❤ Official Synopsis ❤
Amid open fields and empty pews, small towns can crush big dreams.Abandoned by his no-good father and forced to grow up too soon, Noble Burden has set his dreams aside to run the family farm. Meanwhile, James Horton, the pastor of the local church, questions his own calling as he prepares to close the doors for good.As a severe storm rolls through, threatening their community and very livelihood, both men fear losing what they care about most . . . and reconsider where they truly belong.
My feelings about this book are complicated. Lead Me Home will really only appeal to readership that wants Bible verses quoted every chapter, enjoys a passive writing style with little dialogue, and has personally experienced the death pangs of a small town church as the people leave for greener pastures. I don't fit into any of these categories and so I really had nothing to keep me reading, although I did keep reading.
To be fair, I liked all of the lead characters. Grief has a funny way of manifesting itself sometimes so I empathized with Pastor Horton's daughter, Shelby, as she makes a few poor life choices after her mother's death. Pastor Horton was likeable, Noble Burden was likeable too, although his name made me groan, especially when the character succumbed to a "noble burden" rather than following his own dreams and building a life outside of owning a small-town dairy farm.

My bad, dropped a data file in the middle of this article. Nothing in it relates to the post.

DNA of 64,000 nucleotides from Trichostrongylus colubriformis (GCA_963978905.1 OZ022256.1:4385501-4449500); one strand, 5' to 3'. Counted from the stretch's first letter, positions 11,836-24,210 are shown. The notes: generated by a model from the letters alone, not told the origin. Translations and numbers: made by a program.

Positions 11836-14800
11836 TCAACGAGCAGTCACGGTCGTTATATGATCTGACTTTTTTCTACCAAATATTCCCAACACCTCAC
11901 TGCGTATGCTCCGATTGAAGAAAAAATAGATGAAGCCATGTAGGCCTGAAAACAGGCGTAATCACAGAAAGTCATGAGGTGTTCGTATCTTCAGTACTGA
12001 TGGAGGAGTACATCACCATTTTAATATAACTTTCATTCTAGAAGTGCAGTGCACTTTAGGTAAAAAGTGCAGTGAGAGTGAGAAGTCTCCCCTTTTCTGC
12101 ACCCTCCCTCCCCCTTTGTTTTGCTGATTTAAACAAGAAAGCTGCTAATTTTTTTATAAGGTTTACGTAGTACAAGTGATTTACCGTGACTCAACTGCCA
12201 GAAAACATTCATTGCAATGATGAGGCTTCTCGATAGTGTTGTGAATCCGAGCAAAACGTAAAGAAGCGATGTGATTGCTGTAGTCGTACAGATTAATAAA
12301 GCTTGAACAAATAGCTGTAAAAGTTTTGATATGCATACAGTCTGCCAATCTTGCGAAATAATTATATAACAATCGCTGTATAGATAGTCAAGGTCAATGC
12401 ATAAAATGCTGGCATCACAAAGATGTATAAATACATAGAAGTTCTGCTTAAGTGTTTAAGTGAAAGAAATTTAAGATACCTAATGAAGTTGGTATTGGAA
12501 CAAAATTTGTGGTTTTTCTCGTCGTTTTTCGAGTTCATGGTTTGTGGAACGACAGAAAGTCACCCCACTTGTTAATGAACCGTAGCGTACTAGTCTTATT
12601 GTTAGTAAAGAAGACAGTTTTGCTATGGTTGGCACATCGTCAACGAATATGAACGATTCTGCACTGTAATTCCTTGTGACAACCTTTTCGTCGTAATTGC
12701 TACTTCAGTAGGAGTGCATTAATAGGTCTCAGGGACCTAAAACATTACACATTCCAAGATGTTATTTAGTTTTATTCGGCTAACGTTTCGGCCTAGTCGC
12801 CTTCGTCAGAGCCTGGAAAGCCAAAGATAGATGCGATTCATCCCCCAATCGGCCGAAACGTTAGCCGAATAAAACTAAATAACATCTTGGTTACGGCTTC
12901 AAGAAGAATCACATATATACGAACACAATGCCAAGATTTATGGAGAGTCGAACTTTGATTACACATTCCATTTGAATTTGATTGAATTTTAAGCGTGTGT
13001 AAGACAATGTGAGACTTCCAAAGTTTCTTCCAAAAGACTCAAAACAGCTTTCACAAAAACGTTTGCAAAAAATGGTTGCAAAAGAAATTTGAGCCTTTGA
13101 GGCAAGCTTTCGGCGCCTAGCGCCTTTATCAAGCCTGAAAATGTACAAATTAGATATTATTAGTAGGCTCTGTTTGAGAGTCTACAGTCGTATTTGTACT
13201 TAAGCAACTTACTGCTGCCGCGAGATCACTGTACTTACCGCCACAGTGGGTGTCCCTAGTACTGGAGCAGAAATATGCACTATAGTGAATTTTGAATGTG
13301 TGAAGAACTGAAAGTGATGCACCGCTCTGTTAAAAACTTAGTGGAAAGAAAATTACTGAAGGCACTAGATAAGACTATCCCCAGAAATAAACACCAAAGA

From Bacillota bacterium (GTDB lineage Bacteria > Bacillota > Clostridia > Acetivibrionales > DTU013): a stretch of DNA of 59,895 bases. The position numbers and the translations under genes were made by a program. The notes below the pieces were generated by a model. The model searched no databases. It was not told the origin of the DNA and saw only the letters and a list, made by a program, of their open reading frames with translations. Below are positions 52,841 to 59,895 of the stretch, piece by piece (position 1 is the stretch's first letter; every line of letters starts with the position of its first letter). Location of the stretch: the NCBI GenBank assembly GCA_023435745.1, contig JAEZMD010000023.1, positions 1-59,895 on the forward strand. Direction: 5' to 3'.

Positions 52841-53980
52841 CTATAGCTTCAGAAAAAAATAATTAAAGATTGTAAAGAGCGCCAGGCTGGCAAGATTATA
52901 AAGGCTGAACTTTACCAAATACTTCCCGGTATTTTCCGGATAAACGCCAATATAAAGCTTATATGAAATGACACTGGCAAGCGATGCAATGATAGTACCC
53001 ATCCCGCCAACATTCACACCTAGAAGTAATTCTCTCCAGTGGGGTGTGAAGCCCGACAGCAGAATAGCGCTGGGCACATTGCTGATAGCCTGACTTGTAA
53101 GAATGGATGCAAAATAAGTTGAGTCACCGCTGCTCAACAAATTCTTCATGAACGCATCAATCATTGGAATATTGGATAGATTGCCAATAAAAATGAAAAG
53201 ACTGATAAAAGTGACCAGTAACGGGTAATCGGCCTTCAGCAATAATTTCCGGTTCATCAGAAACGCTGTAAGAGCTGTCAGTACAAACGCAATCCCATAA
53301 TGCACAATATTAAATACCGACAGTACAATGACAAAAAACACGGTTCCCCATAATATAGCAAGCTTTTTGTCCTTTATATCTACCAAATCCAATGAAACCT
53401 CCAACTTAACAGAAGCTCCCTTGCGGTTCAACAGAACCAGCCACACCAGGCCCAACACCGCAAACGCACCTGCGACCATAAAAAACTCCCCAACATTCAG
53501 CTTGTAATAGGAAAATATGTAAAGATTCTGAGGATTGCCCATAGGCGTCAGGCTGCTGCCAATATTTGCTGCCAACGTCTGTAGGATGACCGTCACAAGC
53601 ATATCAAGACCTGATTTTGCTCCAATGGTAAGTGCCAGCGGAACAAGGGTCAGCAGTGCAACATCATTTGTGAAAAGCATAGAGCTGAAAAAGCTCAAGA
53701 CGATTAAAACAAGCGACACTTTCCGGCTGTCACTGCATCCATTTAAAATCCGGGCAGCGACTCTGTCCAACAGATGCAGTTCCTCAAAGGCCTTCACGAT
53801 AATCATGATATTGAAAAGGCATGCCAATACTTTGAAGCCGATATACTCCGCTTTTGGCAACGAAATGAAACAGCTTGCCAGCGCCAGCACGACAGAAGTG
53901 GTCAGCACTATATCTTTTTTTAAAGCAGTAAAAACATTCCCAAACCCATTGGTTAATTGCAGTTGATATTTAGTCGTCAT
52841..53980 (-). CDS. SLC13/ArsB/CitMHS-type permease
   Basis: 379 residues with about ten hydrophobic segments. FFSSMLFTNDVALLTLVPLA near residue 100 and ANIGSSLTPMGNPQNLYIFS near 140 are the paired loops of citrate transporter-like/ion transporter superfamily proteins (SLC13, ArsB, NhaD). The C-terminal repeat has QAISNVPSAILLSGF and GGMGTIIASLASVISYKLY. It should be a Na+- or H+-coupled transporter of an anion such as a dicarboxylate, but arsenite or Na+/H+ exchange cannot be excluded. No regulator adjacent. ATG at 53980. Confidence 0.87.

And really, that's the whole gist of my issue with the book. Change isn't always negative. The dairy farm is killing the Burden family slowly. A change of pace would suit them. But when it comes down to it, Noble does the "noble" thing and turns down an offer to pursue his music in Nashville. That was ridiculous, but his decision to stay with the dairy farm was portrayed as pious. No, it would have served his family much better if he'd up and moved them all to a new town for a fresh start.
In the end, Amy Sorrell's writing style and storytelling format just isn't for me. I could almost compare her work a tiny bit to Lisa Wingate's style except that I feel Ms. Wingate's books have a better pacing. Or you could compare her work to Billy Coffey except that I find Coffey's books charming. Lead Me Home was just too churchy, if you get what I mean. If a highly churchified novel is what you're looking for then you'll love Lead Me Home.
* I received a free copy of Lead Me Home from Tyndale Publishers in exchange for an honest review, which I have given.